Many instances also were seen in which the neurologists felt magnetic resonance imaging criteria were misinterpreted or misapplied. In 60%, the MS misdiagnosis relied too heavily on MRI abnormalities to meet the MS diagnostic criteria for dissemination in space when the patient had nonspecific neurologic symptoms, and in another 33% there was an incorrect determination of juxtacortical or periventricular lesion location to fulfill the diagnostic criteria for dissemination in space. Dr. Solomon said that the MRI criteria for MS were not developed to differentiate MS from other conditions, but instead to identify patients at high risk for MS after initial typical presentations of demyelination.

“Overreliance on MRI abnormalities in the setting of atypical symptoms and unverified prior symptoms may be a major cause of misdiagnosis,” he said.

Many earlier patient visits contained red flags that could have led to a correct diagnosis, according to the neurologists who participated in the study. There was evidence for this opportunity being missed in 79 (72%) patients.

Dr. Jonathan Carter

Dr. Jonathan Carter

“We don’t know how frequent this problem is in practice. I think it’s pretty frequent just based on my own clinical experience, but no one’s done a population-based study, as you can imagine that would be kind of difficult to do,” said Dr. Jonathan Carter, an MS specialist at the Mayo Clinic in Scottsdale, Ariz., who was part of the study.

Study patients were previously diagnosed with MS; none were allowed to have MS as one of several potential diagnoses. Patients were mostly female (85%) and had a mean age of 49 years. They were referred to the Mayo Clinic (55%), the University of Vermont (25%), Washington University (11%), and Oregon Health and Science University (9%). The high highest percentage of misdiagnoses were from physicians with an unknown level of specific training in neurology or (42%), followed by neurologists without MS fellowship training (34%), neurologists with MS fellowship training or a practice focus on MS (24%), and nonneurologists (3%).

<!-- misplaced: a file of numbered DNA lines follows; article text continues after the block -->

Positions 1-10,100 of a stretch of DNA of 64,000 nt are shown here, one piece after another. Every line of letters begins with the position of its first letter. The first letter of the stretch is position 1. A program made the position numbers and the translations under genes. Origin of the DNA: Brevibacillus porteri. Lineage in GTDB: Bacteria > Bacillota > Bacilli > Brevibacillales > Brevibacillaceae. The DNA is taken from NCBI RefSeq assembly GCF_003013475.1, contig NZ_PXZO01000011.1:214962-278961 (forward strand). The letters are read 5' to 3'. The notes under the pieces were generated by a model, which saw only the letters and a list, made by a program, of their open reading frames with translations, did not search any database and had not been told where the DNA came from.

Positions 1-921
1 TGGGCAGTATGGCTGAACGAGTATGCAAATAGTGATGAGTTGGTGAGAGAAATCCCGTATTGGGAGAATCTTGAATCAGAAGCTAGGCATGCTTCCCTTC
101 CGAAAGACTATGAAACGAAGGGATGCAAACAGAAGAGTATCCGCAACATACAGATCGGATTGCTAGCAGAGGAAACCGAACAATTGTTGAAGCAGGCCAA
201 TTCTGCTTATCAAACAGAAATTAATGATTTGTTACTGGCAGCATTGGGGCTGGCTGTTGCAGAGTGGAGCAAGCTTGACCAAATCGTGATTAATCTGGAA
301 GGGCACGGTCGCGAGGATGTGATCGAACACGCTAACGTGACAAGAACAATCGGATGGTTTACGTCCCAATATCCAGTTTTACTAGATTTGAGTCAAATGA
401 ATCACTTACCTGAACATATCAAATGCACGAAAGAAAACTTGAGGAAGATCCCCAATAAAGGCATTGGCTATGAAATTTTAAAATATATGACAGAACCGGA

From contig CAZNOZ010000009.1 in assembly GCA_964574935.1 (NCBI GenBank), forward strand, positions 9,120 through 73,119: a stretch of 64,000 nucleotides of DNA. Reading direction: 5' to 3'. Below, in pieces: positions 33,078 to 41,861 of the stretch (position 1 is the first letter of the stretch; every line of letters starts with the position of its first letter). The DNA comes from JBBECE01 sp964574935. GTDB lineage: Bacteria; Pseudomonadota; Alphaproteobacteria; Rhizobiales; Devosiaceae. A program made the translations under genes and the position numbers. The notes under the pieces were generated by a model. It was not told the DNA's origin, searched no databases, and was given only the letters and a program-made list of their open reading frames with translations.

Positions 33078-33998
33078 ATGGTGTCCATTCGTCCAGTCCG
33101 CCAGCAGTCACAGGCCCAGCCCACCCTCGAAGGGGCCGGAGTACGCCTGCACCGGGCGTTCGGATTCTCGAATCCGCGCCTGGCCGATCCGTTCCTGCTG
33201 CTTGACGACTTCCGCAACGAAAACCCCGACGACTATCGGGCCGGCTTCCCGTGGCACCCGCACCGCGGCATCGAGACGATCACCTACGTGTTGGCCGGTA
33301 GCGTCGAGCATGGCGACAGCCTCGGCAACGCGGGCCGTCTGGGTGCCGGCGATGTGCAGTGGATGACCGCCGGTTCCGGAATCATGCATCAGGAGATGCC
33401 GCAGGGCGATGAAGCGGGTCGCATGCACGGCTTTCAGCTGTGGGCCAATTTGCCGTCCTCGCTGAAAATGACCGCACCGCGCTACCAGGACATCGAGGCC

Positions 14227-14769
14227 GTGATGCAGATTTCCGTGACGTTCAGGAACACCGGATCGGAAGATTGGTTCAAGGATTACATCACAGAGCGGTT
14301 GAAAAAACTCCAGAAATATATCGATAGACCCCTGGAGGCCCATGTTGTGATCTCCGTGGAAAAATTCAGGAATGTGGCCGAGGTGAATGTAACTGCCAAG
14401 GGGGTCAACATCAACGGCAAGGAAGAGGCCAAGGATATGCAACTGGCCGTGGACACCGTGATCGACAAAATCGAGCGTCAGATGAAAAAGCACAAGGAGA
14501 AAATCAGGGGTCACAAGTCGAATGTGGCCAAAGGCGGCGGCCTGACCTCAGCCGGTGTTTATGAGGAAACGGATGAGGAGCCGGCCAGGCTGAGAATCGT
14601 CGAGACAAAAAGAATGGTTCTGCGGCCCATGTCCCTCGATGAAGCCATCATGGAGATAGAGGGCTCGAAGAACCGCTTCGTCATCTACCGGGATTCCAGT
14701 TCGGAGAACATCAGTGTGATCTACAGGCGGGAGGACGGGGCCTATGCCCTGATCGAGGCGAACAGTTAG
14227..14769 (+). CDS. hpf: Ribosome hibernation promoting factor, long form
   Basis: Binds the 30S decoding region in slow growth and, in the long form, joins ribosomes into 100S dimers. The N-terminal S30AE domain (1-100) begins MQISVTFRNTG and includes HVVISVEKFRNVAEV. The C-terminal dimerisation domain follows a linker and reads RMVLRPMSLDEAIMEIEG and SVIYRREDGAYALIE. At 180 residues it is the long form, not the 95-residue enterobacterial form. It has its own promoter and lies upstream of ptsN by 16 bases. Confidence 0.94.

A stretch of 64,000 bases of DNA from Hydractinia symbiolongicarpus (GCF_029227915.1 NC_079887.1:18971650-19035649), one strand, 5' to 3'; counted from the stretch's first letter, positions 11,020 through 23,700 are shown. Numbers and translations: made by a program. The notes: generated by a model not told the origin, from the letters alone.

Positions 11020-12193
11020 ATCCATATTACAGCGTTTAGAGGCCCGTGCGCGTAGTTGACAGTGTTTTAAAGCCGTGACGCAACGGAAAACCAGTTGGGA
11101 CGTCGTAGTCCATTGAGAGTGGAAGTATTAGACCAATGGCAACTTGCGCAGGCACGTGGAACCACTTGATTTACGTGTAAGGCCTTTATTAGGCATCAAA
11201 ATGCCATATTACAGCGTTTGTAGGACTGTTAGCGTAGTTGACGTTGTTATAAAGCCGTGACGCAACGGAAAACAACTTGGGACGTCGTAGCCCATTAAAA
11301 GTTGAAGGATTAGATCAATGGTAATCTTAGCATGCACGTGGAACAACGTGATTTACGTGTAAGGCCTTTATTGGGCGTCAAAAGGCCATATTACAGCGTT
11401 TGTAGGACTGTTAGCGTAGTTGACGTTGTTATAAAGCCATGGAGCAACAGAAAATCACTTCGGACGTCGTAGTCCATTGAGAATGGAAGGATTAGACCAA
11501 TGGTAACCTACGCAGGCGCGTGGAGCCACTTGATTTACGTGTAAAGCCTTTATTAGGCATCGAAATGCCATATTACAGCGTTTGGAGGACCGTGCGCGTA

It was no surprise to see MS fellowship–trained neurologists among those making misdiagnoses, Dr. Carter said in an interview. “The criteria are somewhat subjective and interpretation of test results are somewhat subjective, then it’s quite possible to have another MS specialist diagnose somebody and then have them come to a different center and have that diagnosis questioned. I think it happens probably less frequently with MS fellowship–trained physicians than with general neurologists, but it still happens.”

All but three patients were informed that their MS diagnosis was incorrect: one who had died and was determined on autopsy to have neuromyelitis optica spectrum disorder, one who had been informed already of a possible alternate diagnosis, and one who had an upcoming follow-up visit.

Many of the patients had a longstanding MS misdiagnosis. A total of 29% had been misdiagnosed for 3-9 years, and 33% for 10 or more years.

The patients received a variety of primary diagnoses following reevaluation at the centers. The most common, accounting for two-thirds of all diagnoses, were migraine alone or in combination with other diagnoses in 24 (22%), fibromyalgia in 16 (15%), nonspecific or nonlocalizing neurological symptoms with abnormal MRI in 13 (12%), conversion or psychogenic disorder in 12 (11%), and neuromyelitis optica spectrum disorder in 7 (6%). Twenty six additional diagnoses were made.